↑ Return to Research

Research Studies

PACFA supports research into counselling and psychotherapy. As a service to the field, we list current research studies being undertaken by academics and students who ask us to publicise their research.

PACFA wishes to support researchers who are undertaking counselling and psychotherapy research. PACFA Registrants and other counsellors and psychotherapists are encouraged to participate in these research studies, and where appropriate, to encourage clients to participate in studies.

Latest Research Studies

PACFA only publicises studies with Human Research Ethics Approvals. If you have any concerns about the research, or its conduct, please contact the researcher or the relevant Human Research Ethics Committee.

Study on the effectiveness of training programs to develop therapist characteristics and behaviours that improve client outcomes

This study is being conducted by Professor Denis O’Hara, Dr John Meteyard, and Ms Fiona O’Hara of the School of Counselling at the Australian College of Applied Psychology, ethics approval number 277080316.  The study is designed to examine the effectiveness of PACFA accredited training courses in facilitating the development of therapist characteristics and behaviours that are known or theorised to improve outcomes for clients experiencing counselling or psychotherapy.

The researchers hope to learn how effective PACFA accredited counselling and psychotherapy programs are in facilitating the development of a range of attributes, including self-differentiation, hope, spiritual quest, self-awareness, epistemological maturity and the ability to manage counter-transference, in trainee counsellors and therapists.

Participants must be currently enrolled in a PACFA-accredited counselling or psychotherapy training program.

Participation in this study is completely voluntary and receipt of this invitation to participate in no way represents an expectation that you should take part if you do not wish to. If you wish to take part in this research study, please read through the attached Research Participant Information Statement which contains the link to the survey at the end.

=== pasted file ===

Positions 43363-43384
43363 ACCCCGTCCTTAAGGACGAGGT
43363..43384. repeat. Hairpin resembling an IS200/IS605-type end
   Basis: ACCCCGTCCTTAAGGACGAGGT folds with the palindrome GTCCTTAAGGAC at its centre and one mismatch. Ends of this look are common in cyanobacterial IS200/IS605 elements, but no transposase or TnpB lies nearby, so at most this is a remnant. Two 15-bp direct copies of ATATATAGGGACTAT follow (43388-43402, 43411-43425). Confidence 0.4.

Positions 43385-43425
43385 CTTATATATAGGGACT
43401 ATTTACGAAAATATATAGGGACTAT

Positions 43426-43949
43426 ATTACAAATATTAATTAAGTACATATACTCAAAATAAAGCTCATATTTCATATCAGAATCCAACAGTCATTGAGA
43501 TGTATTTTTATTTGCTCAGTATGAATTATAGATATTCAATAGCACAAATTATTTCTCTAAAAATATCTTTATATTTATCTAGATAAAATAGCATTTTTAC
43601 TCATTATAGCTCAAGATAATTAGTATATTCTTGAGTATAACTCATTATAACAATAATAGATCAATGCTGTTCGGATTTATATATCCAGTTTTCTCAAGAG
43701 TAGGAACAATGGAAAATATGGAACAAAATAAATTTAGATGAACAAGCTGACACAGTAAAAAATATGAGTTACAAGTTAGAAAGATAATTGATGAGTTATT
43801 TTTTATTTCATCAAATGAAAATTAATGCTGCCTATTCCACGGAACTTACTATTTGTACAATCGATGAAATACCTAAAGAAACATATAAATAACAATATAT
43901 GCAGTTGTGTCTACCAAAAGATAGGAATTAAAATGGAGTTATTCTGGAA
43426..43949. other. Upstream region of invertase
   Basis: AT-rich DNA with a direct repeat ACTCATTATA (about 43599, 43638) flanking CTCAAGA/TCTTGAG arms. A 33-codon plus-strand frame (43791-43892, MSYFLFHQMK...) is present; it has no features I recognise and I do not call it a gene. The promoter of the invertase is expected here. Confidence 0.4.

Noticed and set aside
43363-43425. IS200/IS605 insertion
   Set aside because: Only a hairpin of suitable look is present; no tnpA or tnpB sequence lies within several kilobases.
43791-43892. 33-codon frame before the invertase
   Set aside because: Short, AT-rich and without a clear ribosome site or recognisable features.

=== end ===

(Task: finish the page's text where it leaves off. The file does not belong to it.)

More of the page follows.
The usefulness of silence by therapists

Graham Rhodes has Ethics Approval No. 267250216 to undertake a study on the usefulness of silence by therapists from the perspectives of both the therapist and the client. The study will look at the usefulness of silence by the therapist during a therapy session and will take the form of an interview of not more than two hours. The study is part of the researcher’s Masters program.

The researcher will arrange to meet with therapists interested in participating to carry out an interview, with the aim of developing a more in depth understanding of the value of silence in therapy. On completion of the study, participants will receive a copy of the completed report.

Therapists are invited to discuss the research project with your clients to encourage them to be interviewed for the research study.

For further information, including publicity flyers, please contact the researcher at 171737@my.acap.edu.au or via mobile 0418 345 307.

Tuning Relationships with Music: A Pilot Study

Dr S S Havighurst and Vivienne Colegrove have ethics approval number 1545067.1 to undertake a research study into the use of music as a intervention for parents and teenagers.

Tuning Relationships with Music (TRM) is an 8 session dyadic intervention for parents and teens (10-18 years) who would like help to improve how they communicate and deal with conflict, and where the parent has a history of interpersonal trauma. TRM uses music to help parents and teens with the nonverbal aspects of their interaction, as well as providing a way to engage the young person and assist with emotion awareness/regulation in the interpersonal context. Families do NOT have to have any music skills. I am conducting a pilot study for my PhD at Melb Uni (Mindful), using a randomised controlled design.

Families can come to either Flemington (Mindful), Headspace Craigieburn, or Eltham (Vivienne Colgrove’s private practice rooms) . All families will be seen immediately for assessment (includes clinical assessment, filling out questionnaires and a music-based observational assessment); then some will be allocated to immediate intervention, and others will have to wait 4 months and complete the research measures again before having TRM. There is no cost to families and they will receive a JB-HIFI gift card of $30.